Wider data sharing in the COVID-19 era takes will, as well as broader thinking, AI and machine learning, said White House tech expert.
Data sharing has been a crucial part of the global fight against the COVID-19 virus, but there are some hurdles that can slow the process down at federal agencies that collect that a lot of that data, according to one of the White House’s top tech experts.
While there have been exceptional efforts at federal agencies and research facilities to share the mountains of data they’re accumulating on the disease in the last few months, there are practical obstacles that can be tricky to navigate, said Dr. Lynne Parker, the administration's deputy CTO.
In March, Parker said, the White House Office of Science and Technology Policy began appealing to scientists and researchers from industry and academia to help open up their data for use by others, as well as help them deal with the deluge of research papers being generated. OSTP worked with several organizations, including the National Institutes of Health and Georgetown University, to release the COVID-19 Open Research Dataset (CORD-19) -- a collection of 35,000 scholarly papers on COVID-19 and other coronaviruses. The data deluge that spurred the dataset’s creation continues, she said, with 2,200 papers submitted in the last week.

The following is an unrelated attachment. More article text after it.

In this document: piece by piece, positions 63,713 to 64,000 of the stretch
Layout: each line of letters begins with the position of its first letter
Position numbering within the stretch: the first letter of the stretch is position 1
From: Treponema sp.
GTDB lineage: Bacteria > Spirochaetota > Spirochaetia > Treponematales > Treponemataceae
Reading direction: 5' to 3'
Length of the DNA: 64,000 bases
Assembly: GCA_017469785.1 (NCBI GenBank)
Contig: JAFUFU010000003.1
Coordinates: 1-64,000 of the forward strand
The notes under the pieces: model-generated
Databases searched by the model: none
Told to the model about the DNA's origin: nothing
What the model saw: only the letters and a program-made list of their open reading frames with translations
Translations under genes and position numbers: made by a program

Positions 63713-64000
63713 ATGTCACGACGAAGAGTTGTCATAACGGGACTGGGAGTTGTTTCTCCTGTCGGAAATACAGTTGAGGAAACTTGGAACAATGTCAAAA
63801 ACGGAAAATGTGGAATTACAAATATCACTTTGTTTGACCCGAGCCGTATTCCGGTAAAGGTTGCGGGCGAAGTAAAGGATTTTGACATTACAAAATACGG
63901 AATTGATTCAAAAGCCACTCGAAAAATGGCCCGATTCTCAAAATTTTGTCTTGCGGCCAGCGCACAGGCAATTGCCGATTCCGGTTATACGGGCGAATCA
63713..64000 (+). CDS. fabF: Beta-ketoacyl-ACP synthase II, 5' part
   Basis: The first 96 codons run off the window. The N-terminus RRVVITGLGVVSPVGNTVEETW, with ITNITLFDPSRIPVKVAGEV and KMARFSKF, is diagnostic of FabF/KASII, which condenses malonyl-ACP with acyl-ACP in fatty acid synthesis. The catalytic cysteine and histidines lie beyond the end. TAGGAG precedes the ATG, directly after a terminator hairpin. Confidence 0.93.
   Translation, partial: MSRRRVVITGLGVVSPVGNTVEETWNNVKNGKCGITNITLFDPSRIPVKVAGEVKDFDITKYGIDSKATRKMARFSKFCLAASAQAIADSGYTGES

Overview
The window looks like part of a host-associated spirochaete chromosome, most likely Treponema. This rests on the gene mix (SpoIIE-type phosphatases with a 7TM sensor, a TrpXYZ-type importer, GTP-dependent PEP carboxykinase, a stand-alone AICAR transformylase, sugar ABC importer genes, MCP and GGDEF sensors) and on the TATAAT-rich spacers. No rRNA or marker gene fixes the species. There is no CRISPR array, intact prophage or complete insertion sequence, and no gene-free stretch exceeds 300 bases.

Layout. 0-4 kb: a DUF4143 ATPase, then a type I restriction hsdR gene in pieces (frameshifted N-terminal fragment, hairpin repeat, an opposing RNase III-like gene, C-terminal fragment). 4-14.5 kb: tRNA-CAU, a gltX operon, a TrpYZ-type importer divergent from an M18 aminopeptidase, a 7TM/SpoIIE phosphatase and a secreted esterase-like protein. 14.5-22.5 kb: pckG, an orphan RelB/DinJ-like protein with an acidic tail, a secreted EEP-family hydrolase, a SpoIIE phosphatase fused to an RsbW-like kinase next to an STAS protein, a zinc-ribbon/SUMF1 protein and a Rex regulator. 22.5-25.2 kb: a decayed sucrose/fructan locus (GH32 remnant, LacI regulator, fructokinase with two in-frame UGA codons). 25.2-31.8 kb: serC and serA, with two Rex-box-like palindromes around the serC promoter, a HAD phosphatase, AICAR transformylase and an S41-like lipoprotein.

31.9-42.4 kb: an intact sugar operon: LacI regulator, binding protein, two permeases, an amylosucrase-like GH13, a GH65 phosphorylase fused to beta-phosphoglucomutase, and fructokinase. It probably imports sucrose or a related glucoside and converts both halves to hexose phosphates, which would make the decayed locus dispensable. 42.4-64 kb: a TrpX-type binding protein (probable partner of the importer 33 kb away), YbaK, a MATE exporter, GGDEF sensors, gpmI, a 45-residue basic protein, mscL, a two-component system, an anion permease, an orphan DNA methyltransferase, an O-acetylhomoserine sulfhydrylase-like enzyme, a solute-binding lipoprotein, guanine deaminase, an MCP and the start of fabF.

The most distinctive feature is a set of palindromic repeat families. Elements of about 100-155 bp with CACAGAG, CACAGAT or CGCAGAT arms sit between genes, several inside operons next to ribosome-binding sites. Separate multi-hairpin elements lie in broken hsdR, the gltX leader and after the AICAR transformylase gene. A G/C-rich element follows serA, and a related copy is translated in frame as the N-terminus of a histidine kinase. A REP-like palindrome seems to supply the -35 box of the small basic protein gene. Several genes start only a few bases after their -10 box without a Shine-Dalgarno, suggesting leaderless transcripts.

The project has used artificial intelligence to help sort through all those papers and make them more accessible to researchers, she said in a presentation in a June 8 Data Coalition webinar.
The collective resolve to open up data is one of the most important parts of leveraging shared data to help solve problems, said Parker. Scalability, security and privacy are also big concerns for sharing the sensitive health associated with COVID-19 research, as well as other shared data, she added.
Regulations such as Health Insurance Portability and Accountability Act must be carefully considered when data is shared, Parker said, but those rules could be modified to allow sharing.
“We can look more broadly at the laws to use data,” she said. “For HIPAA, some people might want their data to be use in the fight against COVID-19. They ought to have the opportunity to do that, but the law doesn’t offer the option.”
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